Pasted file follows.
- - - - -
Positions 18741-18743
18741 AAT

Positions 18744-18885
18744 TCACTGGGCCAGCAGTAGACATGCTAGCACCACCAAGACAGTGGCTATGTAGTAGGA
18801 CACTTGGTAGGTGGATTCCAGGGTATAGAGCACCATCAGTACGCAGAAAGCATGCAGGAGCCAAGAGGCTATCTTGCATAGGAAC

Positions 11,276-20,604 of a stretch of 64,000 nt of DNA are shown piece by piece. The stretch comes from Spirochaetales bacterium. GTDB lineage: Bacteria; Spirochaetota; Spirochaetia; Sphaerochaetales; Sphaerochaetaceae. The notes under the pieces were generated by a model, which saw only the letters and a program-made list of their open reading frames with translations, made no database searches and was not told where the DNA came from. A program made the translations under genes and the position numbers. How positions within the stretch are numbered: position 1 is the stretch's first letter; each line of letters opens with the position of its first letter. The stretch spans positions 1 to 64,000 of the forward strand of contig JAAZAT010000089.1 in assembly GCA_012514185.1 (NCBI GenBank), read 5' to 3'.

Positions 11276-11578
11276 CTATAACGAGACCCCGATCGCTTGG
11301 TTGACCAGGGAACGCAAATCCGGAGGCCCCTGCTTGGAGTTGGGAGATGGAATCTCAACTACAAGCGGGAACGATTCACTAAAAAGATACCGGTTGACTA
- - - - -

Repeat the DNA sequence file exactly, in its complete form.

Positions 18741-18743
18741 AAT

Positions 18744-18885
18744 TCACTGGGCCAGCAGTAGACATGCTAGCACCACCAAGACAGTGGCTATGTAGTAGGA
18801 CACTTGGTAGGTGGATTCCAGGGTATAGAGCACCATCAGTACGCAGAAAGCATGCAGGAGCCAAGAGGCTATCTTGCATAGGAAC

Positions 11,276-20,604 of a stretch of 64,000 nt of DNA are shown piece by piece. The stretch comes from Spirochaetales bacterium. GTDB lineage: Bacteria; Spirochaetota; Spirochaetia; Sphaerochaetales; Sphaerochaetaceae. The notes under the pieces were generated by a model, which saw only the letters and a program-made list of their open reading frames with translations, made no database searches and was not told where the DNA came from. A program made the translations under genes and the position numbers. How positions within the stretch are numbered: position 1 is the stretch's first letter; each line of letters opens with the position of its first letter. The stretch spans positions 1 to 64,000 of the forward strand of contig JAAZAT010000089.1 in assembly GCA_012514185.1 (NCBI GenBank), read 5' to 3'.

Positions 11276-11578
11276 CTATAACGAGACCCCGATCGCTTGG
11301 TTGACCAGGGAACGCAAATCCGGAGGCCCCTGCTTGGAGTTGGGAGATGGAATCTCAACTACAAGCGGGAACGATTCACTAAAAAGATACCGGTTGACTA